BAHFest Houston 2018
BAHFest is a celebration of well-argued and thoroughly researched but completely incorrect scientific theory. Our brave speakers present their bad theories in front of a live audience and a panel of judges with real science credentials, who together determine who takes home the coveted BAHFest trophy. And eternal glory, of course.
Come join us on Saturday, February 17, 2018 at Rice University. Tickets are now available at https://www.eventbrite.com/e/bahfest-houston-2017-tickets-36560496429. We originally postponed the event to allow healing from Hurricane Harvey and in honor of those affected, all proceeds of the rescheduled show will go to the Houston Food Bank.
Host and Keynote
Rob DenBleyker, a native Houstonian, is one of the original creators of Cyanide & Happiness, the hit online comic and award winning YouTube series. Since 2005, along with his cocreators, he’s published five books, written countless (or at least seven or eight) hours of animation, and created the bestselling card game Joking Hazard.
Dr. Cindy Farach-Carson
Dr. Cindy Farach-Carson is a professor passionate about the opportunity to forge interdisciplinary partnerships to solve big problems that affect our population. In her laboratory, she aims to integrate extracellular matrix biology with three fields: a) tissue engineering b) cancer biology and metastasis to bone, and (c) bone and cartilage structure-function relations.
Dr. Farach-Carson was elected as a Fellow of the AAAS in 2010, and as member of the College of Fellows for AIMBE in 2018. Before coming to UTHealth School of Dentistry after receiving a Translational STARS award from the State of Texas, Dr. Farach-Carson was awarded the Presidential Mentoring Award from Rice University in 2016, reflecting the contributions of her scores of trainees throughout the years who have gone on to successful careers in academia, industry, biotech, scientific writing, medicine, dentistry and research funding agencies including the NIH, private research foundations, and regulatory agencies including the FDA.
Phil Plait is an astronomer, science communicator, and sometimes Weinersmith co-conspirator. He writes the Bad Astronomy blog for SYFY (http://www.syfy.com/tags/bad-astronomy), was the head science writer for the first season of “Bill Nye Saves the World”, and was the science consultant for the CBS drama “Salvation”. He also wrote and hosted “Crash Course Astronomy”, which currently has over 25 million views on YouTube. He’s written three books: “Bad Astronomy”, “Death from the Skies!”, and “2^7 Nerd Disses: A Significant Quantity of Disrespect” with Zach Weinersmith and Jess Fink (https://www.amazon.com/Nerd-Disses-Significant-Quantity-Disrespect-ebook/dp/B00GI25TSC). It’s not widely known, but his PhD thesis was the inspiration for BAHFest.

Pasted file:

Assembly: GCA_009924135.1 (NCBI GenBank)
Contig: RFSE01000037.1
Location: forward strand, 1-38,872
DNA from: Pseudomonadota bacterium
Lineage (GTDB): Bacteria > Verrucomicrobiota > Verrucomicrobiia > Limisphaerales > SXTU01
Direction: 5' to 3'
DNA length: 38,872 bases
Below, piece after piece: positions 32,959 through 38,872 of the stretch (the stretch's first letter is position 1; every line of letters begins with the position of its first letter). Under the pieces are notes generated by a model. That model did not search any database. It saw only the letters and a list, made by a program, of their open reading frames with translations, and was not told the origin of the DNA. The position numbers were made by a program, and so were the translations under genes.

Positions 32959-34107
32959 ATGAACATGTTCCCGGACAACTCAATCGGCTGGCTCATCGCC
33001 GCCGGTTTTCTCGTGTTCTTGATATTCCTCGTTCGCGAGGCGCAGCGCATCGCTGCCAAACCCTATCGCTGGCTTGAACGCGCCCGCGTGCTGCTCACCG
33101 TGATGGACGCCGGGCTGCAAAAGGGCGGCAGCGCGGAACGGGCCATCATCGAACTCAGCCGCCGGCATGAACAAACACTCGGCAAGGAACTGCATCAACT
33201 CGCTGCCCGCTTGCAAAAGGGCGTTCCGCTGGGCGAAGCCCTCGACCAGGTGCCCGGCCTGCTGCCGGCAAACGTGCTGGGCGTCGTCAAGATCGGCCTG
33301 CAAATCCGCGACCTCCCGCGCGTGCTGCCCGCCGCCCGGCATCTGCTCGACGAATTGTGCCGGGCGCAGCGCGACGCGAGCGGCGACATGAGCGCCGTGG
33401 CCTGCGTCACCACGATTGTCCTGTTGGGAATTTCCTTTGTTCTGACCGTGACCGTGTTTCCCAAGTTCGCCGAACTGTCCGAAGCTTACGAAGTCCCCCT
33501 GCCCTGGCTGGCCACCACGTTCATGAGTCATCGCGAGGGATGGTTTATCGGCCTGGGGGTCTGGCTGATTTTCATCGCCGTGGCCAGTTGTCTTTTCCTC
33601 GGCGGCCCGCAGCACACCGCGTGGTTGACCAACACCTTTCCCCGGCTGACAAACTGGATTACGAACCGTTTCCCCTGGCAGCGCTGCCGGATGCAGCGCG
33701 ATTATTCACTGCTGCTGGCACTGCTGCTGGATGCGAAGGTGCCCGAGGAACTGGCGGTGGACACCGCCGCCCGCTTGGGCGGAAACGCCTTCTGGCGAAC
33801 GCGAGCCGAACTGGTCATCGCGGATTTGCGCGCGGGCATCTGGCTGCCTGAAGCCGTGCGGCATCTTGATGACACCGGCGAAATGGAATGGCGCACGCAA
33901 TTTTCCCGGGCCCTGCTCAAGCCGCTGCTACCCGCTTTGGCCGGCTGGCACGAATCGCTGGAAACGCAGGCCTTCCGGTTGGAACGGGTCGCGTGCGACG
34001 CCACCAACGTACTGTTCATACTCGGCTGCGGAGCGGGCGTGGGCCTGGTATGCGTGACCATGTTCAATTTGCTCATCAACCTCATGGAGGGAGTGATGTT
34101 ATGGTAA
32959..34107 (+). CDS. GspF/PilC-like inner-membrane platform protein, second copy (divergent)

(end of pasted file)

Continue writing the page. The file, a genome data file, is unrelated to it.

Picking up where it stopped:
Julia Saltz holds an AB in Ecology & Evolutionary Biology from Princeton University and a PhD in Population Biology from the University of California, Davis. She received postdoctoral training in the Molecular & Computational Biology department at the University of Southern California before joining Rice’s faculty in 2014. Her lab uses the fruit fly, Drosophila melanogaster, to study the interplay between individuals, genetic variation and the environment, focusing specifically on how individuals engineer their social environments, and how experiences in the environment shape behavior over time. Her service activities include leading Rice’s Women in Natural Sciences (WiNS) group.
Habeen is a sophomore at Rice University working towards a B.S. in Mathematics. When he is not furiously typesetting his homework in LaTeX he can be found making coffee as a barista at the Rice Coffeehouse, singing in an a cappella group, or performing with the sketch comedy group on campus. (The omitted details of Habeen’s bio are left as an exercise to the reader.)
Patrick Clay spends his time studying the spread of infectious parasites. He would love to hear about all the weird parasites you’ve contracted, particularly if you have illustrative videos.
After graduating from Purdue University in 2012 with a degree in Biochemistry through the Chemistry Department and minors in Biology and Forensic Science, Thomas Clements came to Rice University as a graduate student in the Biochemistry and Cell Biology (BCB) PhD program. His research focuses on improving CRISPR-Cas gene editing tools in zebrafish. Outside of lab, he loves to play basketball, while he won’t be throwing down any sick dunks, he does have a killer 3-point shot!
Rae Holcomb is a junior studying Astrophysics at Rice University. Her current research focuses on young T Tauri stars, and she plans to pursue a career studying exoplanets and their potential for harboring life. In her spare time, Rae enjoys ballroom dance and musing about what extraterrestrial fungi might taste like.
Nick is a behavioral ecologist that studies how individuals’ behavioral tendencies influence their social lives and their risk of acquiring infectious diseases. Nick is an advocate of science, science fiction, and recognizing the difference between the two.
Claire is a PhD student at the University of Texas at Austin, finishing her degree in molecular biology “soon”. That weird shipment of live sponges/random plants/sea critters/coconuts is probably for her, just leave it by centrifuge, thanks.